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What are you reading? (The Book Club thread)

Discussion in 'Ne Obliviscaris' started by Tim Charles, Apr 16, 2009.

  1. metallifan3091

    metallifan3091 New Metal Member

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    I got a ton of books for Christmas, so I'm excited to get started on them. In addition to being in the middle of Lenin's State and Revolution, I'm reading Kesey's One Flew Over the Cuckoo's Nest, which I'm really enjoying. I just got Cormac McCarthy's Border Trilogy, Maddox's Alphabet of Manliness(which is hilarious and idiotic), Hayek's Road to Serfdom, The Portable Karl Marx Library, All Quiet on the Western Front, and Kierkegaard's Fear and Trembling, and I still have to read Atlas Shrugged, and a book from the 60s called None Dare Call It Treason, and Vonnegut's Cat's Cradle. Also on my list are The Divine Comedy, and Black Like Me, The Child Buyer, and Objectivism: The Philosophy of Ayn Rand. Wish me luck :)
     
  2. chrisdoig24k

    chrisdoig24k Boom King

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    Pick the odd one out!
     
  3. metallifan3091

    metallifan3091 New Metal Member

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    I forgot Nietzsche's Beyond Good and Evil, and Bill McKibben's Deep Economy, and All Quiet on the Western Front. I'm going to be busy for quite some time, haha.
     
  4. Willow of oz

    Willow of oz Enter custom user title:

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    Huh, I was just looking at this the other day.
     
  5. Wenchmaster

    Wenchmaster Wrath of Amemait

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    Robots of Dawn - Isaac Asimov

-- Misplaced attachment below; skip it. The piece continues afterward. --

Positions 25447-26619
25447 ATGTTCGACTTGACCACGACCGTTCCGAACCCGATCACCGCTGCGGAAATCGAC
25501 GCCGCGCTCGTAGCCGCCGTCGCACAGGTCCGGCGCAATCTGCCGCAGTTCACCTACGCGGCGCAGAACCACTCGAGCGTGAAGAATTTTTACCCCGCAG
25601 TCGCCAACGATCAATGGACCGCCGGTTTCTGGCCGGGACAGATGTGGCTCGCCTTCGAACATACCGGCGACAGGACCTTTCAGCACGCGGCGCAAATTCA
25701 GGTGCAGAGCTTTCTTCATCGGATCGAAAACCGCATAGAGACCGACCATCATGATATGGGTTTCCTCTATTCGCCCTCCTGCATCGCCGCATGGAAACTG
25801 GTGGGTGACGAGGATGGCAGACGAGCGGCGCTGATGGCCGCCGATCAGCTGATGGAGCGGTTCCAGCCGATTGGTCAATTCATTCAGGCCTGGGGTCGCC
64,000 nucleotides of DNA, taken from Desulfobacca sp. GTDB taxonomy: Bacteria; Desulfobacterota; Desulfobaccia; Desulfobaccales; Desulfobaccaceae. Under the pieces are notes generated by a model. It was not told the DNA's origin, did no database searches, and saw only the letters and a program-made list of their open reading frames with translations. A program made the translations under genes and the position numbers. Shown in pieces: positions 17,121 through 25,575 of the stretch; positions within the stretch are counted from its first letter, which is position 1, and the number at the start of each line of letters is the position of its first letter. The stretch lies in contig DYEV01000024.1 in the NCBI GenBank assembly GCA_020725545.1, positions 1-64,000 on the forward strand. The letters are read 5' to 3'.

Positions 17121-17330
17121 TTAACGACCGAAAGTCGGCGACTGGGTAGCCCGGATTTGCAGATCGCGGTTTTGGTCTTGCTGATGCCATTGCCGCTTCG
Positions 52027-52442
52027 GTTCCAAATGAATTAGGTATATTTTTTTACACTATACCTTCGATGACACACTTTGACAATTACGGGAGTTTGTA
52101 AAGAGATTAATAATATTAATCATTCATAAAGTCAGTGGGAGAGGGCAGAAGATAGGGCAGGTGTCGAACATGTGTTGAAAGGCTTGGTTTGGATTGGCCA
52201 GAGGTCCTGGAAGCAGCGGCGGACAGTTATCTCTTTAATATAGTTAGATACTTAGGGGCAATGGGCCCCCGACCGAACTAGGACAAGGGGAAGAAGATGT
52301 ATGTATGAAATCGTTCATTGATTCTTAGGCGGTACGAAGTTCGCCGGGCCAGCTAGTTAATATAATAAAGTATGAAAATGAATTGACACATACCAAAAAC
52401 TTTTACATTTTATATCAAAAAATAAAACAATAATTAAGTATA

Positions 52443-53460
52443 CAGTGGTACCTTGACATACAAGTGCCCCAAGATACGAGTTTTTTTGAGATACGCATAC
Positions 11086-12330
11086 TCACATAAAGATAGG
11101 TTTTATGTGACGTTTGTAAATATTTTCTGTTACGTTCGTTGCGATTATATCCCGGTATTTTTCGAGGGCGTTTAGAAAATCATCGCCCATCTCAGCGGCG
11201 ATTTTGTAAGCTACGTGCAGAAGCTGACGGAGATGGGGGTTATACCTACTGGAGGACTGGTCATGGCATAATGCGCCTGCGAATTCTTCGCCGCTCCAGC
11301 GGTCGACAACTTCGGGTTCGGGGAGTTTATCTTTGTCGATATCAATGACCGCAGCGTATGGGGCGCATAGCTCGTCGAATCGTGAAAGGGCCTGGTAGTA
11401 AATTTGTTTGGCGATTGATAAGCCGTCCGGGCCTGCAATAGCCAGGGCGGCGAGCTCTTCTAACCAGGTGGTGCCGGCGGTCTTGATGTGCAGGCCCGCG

Pretty bitchin', philosphical sci-fi mystery-drama, if I must say. It's slow to work into the great parts, but it's more than rewarding in the end. For those who like sci-fi at least.
     
  6. Xochi

    Xochi New Metal Member

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    Crime and Punishment by Dostoyevsky. Finally.
     
  7. Willow of oz

    Willow of oz Enter custom user title:

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    Beowulf - the Seamus Heaney translation. Classic english poetry from about a thousand years ago (literally). Illustrated on every second page. Includes general afterword on the times and artifacts of the first millennium.
    Lose Weight, Get Laid, Find God. Humorous life planner with a day per year describing what you should be accomplishing. A little hit and miss in the humour, and quite light reading as expected, but overall, not too bad. My current year plan according to the book? Become a workaholic :(
    Titan - Stephen Baxter. Started this one a gazillion years ago, but it's been somewhat on the back-burner. Last-gasp NASA one-way-shot to Titan, with some earth scenes of ultra-religious conservative USA. Fairly good, despite my slow reading of it, though far from his best. I prefer his early radical futuristic SF, which it looks like he's moved away from these days.
    The Demon Headmaster Strikes Again - Gillian Cross. YA book about a group of kids who encounter, again, a man intent on taking over the world. Maybe about third in the series. Picked it up because I was a fan of Cross when younger, so brings back memories.
     
  8. Willow of oz

    Willow of oz Enter custom user title:

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    I've noticed that with a few other older, classic works.